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Winter Greenhouse Gardening in Canada?
You betcha. At least that’s what I’m working towards. This is my second year with a greenhouse for the winter months, but as we moved in September and the greenhouse was full of weeds, this is really my first year aiming for more winter vegetables.
I’m experimenting with timing, growing the right varieties and using an unheated greenhouse.
So how cold does it get here for our unheated winter greenhouse?
The coldest it gets here is -20C/-4F however it often goes above 0C/32F during the winter creating opportunities to harvest winter veggies. You always want to make sure you harvest veggies after they’ve thawed out otherwise they’ll end up mushy.
Our winter veggies go through freezing and thawing for a lot of the winter.
After thawing winter vegetables will perk back up! See the snow in the background?
I’m also learning a lot by observation, some crops I’ve been leaving in the ground to see their cold tolerance threshold.
For example our baby bok choi was happy until the end of December when it reached -10C/14F.
What are the best winter vegetables for a greenhouse?
Some crops can handle cold temps better than others. Remember some of your crops you’ll be able to harvest when they thaw out, or perhaps your winters don’t always get very cold until the January and February months. Every winter will be different year to year, we’ve had our coldest snaps in November and had rain instead of snow some years in Jan/Feb!
Top Winter Vegetables
Remember seed catalogs will often mention cold hardiness too, so pay attention to varieties because some have better cold tolerance than others. Be sure to try out and experiment with your microclimate too. I often overwinter many veggies that aren’t harvested during the cold month too.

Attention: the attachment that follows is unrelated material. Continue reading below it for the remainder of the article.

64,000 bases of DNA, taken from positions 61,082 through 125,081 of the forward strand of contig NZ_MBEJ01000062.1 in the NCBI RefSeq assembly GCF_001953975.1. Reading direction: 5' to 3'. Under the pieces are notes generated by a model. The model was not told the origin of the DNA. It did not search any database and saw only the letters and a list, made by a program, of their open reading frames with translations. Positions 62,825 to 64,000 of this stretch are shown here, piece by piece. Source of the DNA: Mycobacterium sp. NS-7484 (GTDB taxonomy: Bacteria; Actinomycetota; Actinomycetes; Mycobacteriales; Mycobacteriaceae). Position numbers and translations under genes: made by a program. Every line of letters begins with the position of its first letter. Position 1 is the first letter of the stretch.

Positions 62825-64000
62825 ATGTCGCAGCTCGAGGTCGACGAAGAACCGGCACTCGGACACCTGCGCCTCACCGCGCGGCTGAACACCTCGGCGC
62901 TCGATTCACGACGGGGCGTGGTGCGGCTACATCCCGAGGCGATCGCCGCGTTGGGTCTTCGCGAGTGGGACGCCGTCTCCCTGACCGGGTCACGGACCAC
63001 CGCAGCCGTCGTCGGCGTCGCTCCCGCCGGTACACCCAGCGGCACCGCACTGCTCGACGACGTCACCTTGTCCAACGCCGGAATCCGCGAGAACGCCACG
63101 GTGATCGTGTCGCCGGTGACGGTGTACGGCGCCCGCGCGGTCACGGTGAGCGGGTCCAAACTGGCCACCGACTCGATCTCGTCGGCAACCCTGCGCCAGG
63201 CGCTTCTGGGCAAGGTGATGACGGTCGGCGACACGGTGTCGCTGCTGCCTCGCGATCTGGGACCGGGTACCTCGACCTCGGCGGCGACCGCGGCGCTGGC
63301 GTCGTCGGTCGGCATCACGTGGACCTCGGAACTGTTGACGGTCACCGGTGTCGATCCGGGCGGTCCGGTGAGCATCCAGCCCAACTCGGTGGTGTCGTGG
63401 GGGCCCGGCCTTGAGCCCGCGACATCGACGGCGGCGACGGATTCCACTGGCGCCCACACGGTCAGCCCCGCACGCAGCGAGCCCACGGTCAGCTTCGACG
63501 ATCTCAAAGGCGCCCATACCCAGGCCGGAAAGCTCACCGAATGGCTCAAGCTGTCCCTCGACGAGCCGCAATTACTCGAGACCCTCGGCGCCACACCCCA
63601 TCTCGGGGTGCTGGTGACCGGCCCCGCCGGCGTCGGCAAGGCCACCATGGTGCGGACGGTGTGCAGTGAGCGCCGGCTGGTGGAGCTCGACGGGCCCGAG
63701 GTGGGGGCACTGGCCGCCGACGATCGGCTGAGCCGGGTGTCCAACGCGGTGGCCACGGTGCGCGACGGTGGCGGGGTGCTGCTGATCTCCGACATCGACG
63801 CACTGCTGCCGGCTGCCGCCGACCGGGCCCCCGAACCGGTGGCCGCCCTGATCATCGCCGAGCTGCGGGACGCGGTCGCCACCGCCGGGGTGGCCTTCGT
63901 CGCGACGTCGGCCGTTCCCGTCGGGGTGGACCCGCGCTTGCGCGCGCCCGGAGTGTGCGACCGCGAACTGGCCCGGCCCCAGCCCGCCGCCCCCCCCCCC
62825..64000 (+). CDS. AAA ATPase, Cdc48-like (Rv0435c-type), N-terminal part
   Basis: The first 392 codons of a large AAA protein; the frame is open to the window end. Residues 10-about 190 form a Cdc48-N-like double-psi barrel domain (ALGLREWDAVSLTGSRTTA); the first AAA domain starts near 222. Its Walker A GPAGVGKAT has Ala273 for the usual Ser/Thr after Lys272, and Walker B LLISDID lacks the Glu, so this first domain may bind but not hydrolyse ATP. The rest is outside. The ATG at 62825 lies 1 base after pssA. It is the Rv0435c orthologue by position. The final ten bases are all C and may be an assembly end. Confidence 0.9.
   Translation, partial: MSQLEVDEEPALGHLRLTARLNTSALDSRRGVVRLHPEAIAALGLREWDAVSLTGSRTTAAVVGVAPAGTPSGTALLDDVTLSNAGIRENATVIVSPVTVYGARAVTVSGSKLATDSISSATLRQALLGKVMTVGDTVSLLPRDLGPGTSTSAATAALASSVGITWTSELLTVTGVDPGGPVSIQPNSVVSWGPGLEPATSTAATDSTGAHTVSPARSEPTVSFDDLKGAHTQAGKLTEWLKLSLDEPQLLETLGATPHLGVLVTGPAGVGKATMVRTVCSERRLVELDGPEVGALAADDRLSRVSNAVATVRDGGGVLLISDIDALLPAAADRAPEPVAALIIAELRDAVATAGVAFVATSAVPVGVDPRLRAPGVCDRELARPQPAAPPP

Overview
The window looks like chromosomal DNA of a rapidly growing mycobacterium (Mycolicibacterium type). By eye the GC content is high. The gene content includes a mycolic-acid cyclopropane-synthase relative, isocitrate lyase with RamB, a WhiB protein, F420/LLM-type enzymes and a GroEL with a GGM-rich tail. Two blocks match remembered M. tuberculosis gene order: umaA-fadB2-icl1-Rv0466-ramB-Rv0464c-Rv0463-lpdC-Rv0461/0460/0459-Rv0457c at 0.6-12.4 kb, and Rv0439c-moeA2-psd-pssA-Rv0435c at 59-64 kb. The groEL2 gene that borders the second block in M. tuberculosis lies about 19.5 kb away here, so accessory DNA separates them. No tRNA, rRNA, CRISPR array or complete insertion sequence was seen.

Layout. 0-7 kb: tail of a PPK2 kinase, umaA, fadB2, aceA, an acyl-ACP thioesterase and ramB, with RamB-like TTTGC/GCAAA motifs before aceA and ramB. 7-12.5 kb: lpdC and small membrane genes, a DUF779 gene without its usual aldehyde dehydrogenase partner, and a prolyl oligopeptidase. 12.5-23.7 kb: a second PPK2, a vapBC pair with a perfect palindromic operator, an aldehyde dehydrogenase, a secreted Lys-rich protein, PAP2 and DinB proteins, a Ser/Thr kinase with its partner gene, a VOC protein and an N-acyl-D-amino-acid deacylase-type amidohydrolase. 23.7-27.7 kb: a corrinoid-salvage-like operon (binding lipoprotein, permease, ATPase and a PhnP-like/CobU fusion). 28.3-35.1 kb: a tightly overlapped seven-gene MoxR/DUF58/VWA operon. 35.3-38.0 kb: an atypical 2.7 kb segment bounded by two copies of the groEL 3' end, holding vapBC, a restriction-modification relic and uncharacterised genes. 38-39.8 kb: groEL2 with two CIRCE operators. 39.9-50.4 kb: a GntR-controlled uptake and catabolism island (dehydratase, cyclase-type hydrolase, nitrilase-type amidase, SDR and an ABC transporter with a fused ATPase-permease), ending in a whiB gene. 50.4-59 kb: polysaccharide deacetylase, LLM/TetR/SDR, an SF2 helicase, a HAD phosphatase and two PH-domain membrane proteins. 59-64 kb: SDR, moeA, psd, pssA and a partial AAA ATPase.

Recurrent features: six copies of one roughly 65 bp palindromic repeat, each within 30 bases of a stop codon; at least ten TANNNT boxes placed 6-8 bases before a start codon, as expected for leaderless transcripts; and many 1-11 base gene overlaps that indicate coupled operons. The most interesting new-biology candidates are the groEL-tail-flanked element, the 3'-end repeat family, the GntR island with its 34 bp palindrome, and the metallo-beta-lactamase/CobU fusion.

Great winter vegetables to grow
- Winter lettuce –Winter Density‘ and ‘merveille des quatre saisons’
- Green onions
- Leeks – Giant Musselburg, Chinook, Bandit
- Mustard Greens – Komatsuna, Senposai
- Chinese Cabbage – Pai Tsai
- Asian Greens- Tatsoi & Bok Choi
- Carrots – Napoli
- Turnips- Purple Top
- Winter radishes- Black Spanish, Watermelon
- Daikon radishes- Green Luobo, Sweet Meat, China Rose
All of these veggies need careful timing and this might take some practice!
How to time your winter crops
When you grow a winter garden outside of a greenhouse you work on getting your timing right with hotter summer temperatures. Our greenhouse was full of peppers and tomatoes until September so I didn’t sow many crops until then. This coming season I plan on growing a cover crops to turn into the soil (soil building) to then sow winter veggies sooner. (Learn how to grow greens year-round with my book)
Related Content: How to get rid of weeds in flower beds, don’t let the weeds ruin your garden effort!
The other tricky thing is sowing crops in a hot greenhouse.
I’m still working on getting varieties and timing right, but we had great success with a lot of the greens and many of them will overwinter for early spring harvests.
Double protection with hoop tunnels inside a greenhouse
When we had our polytunnel greenhouse we often used a double tunnel for extra warmth for early spring soil warming and planting.
Next winter I want to create some low tunnels inside the unheated greenhouse to have that double cold protection effect.
I first read about that in Eliot Colemans fantastic books on winter gardening.
Our winter greenhouse cover is a canvas
I know many people also have plastic covers, which is what we want eventually because it increase the heat and sunlight. When we moved onto this acreage the greenhouse was already here. This is a 20’x 20′ greenhouse. You can see how we grow food year-round in it in this post (& the state it was in when we moved with 10 foot weeds!)
The roof is super solid though and the canvas cover does help with the snow loads
Have you tried unheated winter greenhouse gardening?
How was your experience?
My name is Isis Loran, creator of the Family Food Garden. I’ve been gardening for over 10 years now and push the limits of our zone 5 climates. I love growing heirlooms & experimenting with hundreds of varieties, season extending, crunchy homesteading and permaculture.